04/01/2015 12:53 pm ET Updated Dec 06, 2017

Maundy Thursday: Jesus Washes the Disciples' Feet

All over the world Thursday evening, churches throughout the east and the west will host services to celebrate Maundy Thursday. The Thursday of Holy Week reminds believers of the Last Supper Jesus had with the disciples, and more specifically Jesus' teaching about the power of what it means to be a servant.

Jesus knew what was to come. He had loved the disciples and the world while He lived amongst them and John 13:1 tells us he "loved them to the end." Christ's ultimate act of love would follow a few short days after the meal, but His lessons for those who followed Him were not yet complete.

Judas Iscariot had already made the decision to betray Jesus. And Christ knew what was to come. The Scriptures remind us that Jesus knew "all things were in his power" and that He had come from God and was returning to God (John 13:3).

Russian icon from Pskov early 16th century - Jesus Washing the Feet of the Disciples

My favorite part of this passage recounts the interaction between Jesus and Peter. As the meal progressed, Jesus got up, removed his outer clothing, and placed a towel around Him. The following conversation ensued between Peter and Jesus (John 13:6-10):

He [Jesus] came to Simon Peter, who said to him, "Lord, are you going to wash my feet?"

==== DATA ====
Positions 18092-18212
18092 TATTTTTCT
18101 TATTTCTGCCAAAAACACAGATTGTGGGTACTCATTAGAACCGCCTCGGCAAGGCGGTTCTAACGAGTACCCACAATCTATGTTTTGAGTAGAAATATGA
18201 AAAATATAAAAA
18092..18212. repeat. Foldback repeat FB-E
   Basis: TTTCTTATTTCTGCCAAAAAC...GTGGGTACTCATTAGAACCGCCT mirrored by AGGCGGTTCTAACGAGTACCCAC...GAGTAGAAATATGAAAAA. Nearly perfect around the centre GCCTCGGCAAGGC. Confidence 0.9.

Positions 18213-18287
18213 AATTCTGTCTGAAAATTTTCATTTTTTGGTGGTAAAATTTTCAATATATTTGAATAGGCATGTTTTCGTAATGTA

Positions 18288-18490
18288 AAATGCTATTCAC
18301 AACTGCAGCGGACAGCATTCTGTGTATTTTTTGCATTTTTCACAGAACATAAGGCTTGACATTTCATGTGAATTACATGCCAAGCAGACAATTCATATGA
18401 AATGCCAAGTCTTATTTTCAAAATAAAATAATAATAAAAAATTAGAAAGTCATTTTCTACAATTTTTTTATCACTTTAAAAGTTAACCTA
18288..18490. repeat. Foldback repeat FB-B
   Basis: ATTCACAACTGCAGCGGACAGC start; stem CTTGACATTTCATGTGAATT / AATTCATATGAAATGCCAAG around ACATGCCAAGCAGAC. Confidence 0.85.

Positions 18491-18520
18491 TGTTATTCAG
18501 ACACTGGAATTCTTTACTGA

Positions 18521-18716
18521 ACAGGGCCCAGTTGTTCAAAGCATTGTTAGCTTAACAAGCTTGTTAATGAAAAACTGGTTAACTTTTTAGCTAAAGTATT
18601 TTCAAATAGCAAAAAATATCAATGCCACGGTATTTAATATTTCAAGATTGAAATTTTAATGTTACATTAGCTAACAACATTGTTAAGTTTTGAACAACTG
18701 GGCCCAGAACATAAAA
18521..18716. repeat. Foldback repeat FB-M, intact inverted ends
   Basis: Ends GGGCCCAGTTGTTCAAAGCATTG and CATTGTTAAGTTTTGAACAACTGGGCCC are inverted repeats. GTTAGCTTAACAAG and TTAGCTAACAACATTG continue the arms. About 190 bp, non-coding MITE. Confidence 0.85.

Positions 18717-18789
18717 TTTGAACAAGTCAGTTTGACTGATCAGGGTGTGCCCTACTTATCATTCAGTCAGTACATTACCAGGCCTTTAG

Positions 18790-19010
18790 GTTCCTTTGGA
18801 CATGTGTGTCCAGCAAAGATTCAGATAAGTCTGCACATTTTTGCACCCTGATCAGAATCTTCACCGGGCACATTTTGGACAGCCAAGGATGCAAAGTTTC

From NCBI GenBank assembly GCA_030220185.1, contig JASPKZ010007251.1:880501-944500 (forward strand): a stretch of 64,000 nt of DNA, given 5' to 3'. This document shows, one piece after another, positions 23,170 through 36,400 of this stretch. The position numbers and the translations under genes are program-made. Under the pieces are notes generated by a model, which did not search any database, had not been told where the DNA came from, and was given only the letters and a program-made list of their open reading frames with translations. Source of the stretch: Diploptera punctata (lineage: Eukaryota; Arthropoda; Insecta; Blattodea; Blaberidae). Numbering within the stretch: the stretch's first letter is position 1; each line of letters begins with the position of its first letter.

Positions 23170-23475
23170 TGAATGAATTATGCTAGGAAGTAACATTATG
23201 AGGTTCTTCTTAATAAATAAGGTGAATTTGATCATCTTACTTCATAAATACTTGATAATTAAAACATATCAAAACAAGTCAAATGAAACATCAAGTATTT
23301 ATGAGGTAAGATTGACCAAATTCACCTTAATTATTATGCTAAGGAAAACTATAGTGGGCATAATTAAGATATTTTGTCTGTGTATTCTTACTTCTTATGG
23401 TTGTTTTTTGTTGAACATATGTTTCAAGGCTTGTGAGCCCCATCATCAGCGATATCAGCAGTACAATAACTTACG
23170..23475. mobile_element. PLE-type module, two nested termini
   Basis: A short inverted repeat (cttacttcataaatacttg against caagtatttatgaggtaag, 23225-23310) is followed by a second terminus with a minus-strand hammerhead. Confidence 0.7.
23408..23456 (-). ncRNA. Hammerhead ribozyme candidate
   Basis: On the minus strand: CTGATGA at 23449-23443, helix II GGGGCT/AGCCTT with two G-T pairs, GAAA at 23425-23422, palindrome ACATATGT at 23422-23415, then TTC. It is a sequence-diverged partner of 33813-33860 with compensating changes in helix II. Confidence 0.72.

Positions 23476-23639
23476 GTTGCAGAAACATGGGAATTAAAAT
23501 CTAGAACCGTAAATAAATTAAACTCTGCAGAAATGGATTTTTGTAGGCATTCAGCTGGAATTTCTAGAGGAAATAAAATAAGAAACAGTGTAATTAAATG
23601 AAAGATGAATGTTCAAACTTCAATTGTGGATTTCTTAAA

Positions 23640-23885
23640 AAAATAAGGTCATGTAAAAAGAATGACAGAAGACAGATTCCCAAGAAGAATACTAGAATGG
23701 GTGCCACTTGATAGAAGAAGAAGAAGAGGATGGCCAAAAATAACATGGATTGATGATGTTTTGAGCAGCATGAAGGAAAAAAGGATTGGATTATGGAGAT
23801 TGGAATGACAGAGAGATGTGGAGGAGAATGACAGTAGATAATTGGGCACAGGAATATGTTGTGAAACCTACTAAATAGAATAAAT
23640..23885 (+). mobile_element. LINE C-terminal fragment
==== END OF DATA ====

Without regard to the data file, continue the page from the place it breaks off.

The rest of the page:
Jesus replied, "You do not realize now what I am doing, but later you will understand."
"No," said Peter, "you shall never wash my feet."
Jesus answered, "Unless I wash you, you have no part with me."
"Then, Lord," Simon Peter replied, "not just my feet but my hands and my head as well!"
Jesus answered, "Those who have had a bath need only to wash their feet; their whole body is clean. And you are clean, though not every one of you." For he knew who was going to betray him, and that was why he said not everyone was clean.

What an incredibly powerful picture. Bold, proud, stubborn, determined Peter. "No, Lord... you shall never wash my feet." I can see his defiance and resistance. Of course Peter would never allow Christ the Savior to humble Himself to such a degree.

Jesus' actions of washing the disciples feet was an ultimate act of humility and servanthood. He wanted the disciples to follow His example and to be servants to the world, just as He served them in the simple act of washing their feet.

Christ gently responds to Peter's reticence. "Unless you allow me... you will have no part with me..." Peter, chastised and perhaps ashamed, unabashedly responds -- I can see him wholeheartedly and with great exuberance replying, "then not only my feet but wash every part of me" -- the indication of these words imply Peter's deeply passionate commitment to Jesus. The thought of not being "with him" was too much to bear - Peter's desire was to be completely intimate and close to Christ. The symbol of desiring his whole body to be washed represents Peter's intentionality in being fully devoted to Jesus.

The cleanliness Jesus discussed was more than that of dirt simply being removed from the feet of his disciples. Rather, Christ spoke of cleanliness synonymous with purity of spirit. He spoke of "not everyone" being clean because He knew already that Judas would betray Him.

As with Peter, Jesus invites us to experience the forgiveness of having our whole bodies cleansed. His act of service -- first exemplified in the washing of feet and later profoundly expressed in His death on the cross -- is an invitation for all who follow Him to be purified and washed completely clean.

May Christ reveal Himself to us as we reflect upon His actions of service this Maundy Thursday.